December 30, 2012

A Simple Solution to Kabul's Massive Traffic Problem

Working Traffic Light in Karte-Seh, Kabul Afghanistan. Photo: Sutika Sipus 2012.
The thing about complex social systems is that they cannot be controlled.  They may organically self organize or self destruct, but the moment someone attempts to manage the system, everything will freeze up and fail. Traffic is a perfect example.  Admittedly, I've spent far less time on the issue of automobile traffic than most urban planners, but during the last two years that I've daily wrestled with car sickness from the stop-and-go struggle of driving across the city, I've thought a great deal about simple solutions to the Kabul traffic problem.  For those interested, I've also found a great research dissertation on this particular subject.  My analysis and proposal here is far simpler, as I have no fancy data or maps on hand, but lets just say it is based on 2 years of ethnography while living in three different parts of the city.

Kabul, Afghanistan 1960s. Source Unknown.
Kabul then, now, and gridlock
Everyone in Kabul agrees that the traffic problem could have been easily prevented.  In the 1960s and 70s the city didn't have any traffic problems, and in 2001 the city population was at less than half capacity and the city was leveled from decades of war.  Had reconstruction efforts actually began in 2002, the city infrastructure could have been quickly constructed for a population around 9 million people at little cost or inconvenience.  But this did not happen, and so today the city wrestles with around 6 million inhabitants and an infrastructure designed to handle only half of the that.  It is laden with power plays and corruption.  Cheap Chinese imports are jammed into every market and luxury products are more available than ever, although there is not a proportionate distribution of jobs or income to garner wide access to these goods.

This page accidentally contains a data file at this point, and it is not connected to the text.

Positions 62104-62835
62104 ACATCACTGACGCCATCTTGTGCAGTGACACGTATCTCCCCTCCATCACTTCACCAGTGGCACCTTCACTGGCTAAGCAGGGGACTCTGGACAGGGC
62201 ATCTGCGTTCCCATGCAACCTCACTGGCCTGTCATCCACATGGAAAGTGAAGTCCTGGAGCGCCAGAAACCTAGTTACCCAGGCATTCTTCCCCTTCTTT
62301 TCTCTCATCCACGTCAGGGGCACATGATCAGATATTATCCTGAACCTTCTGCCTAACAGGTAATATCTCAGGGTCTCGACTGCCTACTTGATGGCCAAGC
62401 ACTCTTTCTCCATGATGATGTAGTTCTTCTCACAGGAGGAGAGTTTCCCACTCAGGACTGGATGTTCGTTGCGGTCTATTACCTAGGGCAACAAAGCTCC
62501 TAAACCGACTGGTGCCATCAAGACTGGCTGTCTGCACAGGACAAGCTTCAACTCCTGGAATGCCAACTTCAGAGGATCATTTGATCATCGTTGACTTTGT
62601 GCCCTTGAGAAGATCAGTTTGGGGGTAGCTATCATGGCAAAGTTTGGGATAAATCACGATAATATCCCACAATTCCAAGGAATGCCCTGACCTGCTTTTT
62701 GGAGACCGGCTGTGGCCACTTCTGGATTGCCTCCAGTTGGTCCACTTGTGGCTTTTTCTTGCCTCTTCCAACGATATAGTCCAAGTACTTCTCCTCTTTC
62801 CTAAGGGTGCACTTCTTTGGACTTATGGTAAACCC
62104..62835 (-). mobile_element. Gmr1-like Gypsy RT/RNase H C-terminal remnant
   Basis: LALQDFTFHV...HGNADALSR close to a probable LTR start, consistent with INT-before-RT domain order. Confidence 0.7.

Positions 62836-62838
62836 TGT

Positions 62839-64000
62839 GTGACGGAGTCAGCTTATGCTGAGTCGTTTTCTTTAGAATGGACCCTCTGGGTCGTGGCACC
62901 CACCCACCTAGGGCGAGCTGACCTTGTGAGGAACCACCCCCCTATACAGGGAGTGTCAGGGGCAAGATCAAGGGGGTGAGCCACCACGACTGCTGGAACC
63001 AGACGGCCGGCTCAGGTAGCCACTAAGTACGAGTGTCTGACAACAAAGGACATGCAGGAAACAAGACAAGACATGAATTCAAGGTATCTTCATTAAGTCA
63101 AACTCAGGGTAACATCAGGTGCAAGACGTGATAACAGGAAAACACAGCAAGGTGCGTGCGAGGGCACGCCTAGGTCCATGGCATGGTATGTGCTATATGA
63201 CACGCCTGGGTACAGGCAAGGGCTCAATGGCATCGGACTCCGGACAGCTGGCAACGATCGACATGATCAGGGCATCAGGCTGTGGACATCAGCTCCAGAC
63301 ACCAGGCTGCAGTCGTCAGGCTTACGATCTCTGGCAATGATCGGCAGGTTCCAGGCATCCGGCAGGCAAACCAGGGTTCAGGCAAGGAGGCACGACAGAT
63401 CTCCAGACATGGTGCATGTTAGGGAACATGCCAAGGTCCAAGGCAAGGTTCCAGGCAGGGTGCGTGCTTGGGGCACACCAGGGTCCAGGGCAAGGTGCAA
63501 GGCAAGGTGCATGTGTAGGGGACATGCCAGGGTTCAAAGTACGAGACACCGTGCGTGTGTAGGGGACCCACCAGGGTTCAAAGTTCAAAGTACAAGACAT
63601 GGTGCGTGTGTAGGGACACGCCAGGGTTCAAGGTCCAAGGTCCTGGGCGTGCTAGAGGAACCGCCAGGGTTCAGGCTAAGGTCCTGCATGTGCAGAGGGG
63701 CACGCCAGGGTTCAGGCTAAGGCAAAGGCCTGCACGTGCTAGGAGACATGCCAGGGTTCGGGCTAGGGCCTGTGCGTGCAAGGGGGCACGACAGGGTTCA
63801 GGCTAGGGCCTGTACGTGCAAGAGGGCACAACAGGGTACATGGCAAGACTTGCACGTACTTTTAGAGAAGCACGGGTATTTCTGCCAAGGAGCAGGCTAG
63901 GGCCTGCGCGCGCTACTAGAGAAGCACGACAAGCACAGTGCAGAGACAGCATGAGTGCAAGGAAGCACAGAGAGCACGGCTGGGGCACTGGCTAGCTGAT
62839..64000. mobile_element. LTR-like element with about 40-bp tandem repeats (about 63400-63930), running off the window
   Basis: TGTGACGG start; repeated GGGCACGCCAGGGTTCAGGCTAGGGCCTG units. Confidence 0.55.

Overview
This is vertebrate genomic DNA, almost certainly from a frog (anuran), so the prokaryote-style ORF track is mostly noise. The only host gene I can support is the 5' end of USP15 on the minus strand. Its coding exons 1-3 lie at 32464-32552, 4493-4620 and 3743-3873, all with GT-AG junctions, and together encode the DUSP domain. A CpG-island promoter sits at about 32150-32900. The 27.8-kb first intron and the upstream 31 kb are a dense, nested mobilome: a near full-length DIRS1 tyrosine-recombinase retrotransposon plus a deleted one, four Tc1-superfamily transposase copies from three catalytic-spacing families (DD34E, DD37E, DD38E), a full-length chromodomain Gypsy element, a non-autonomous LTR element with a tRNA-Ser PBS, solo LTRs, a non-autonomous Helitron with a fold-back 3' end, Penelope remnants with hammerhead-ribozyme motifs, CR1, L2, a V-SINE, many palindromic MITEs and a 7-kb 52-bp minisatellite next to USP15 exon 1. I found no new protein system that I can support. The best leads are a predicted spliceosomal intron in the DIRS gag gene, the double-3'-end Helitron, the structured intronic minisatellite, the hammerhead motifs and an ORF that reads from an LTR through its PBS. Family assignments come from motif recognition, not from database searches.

Various USAID and World Bank initiatives have done much in the last couple years to improve the quality of streets by paving dirt roads, repaving much of the downtown, and creating drainage systems. Of course this creates other problems as the construction causes extensive delays and the local population, with limited or nonexistent access to sufficient waste collection, use use the drainage for rubbish and sewage - causing massive backups and new public health risks. 

Small modular T-Walls around Kabul. Source Unknown.
Unlike first world cities, other special variables exist.  The city streets are also dominated by defensive infrastructure in the form of T-Walls, mobile partitians used to fortify security installations.  Major intersections are also blocked by police checkpoints.  Kabul is additionally bisected by a massive mountain, providing only two primary routes to relay traffic around the mountain, and a single-lane road that partially goes over the top.  Lastly the city has one working traffic light (sometimes) which seems to be acknowledged when reinforced by police presence.  

Previous Solutions
I've read several proposed solutions.  Some planners have proposed bans on car imports, the creation of new roads, the repair of street signs, and increased activity by police to enforce traffic codes.   Other solutions involve the development of expensive traffic management systems and facilities.  All of these ideas sound nice, but are more or less quite terrible.  These ideas all cost a lot of money, require a lot of time, will cause more delays, and require a higher level of discipline amont local authorities than available.  I've seen local police enforce traffic violations, and I've also twice witnessed extreme police brutality on citizens who ignored a simple law. We shouldn't really give these guys additional work to do.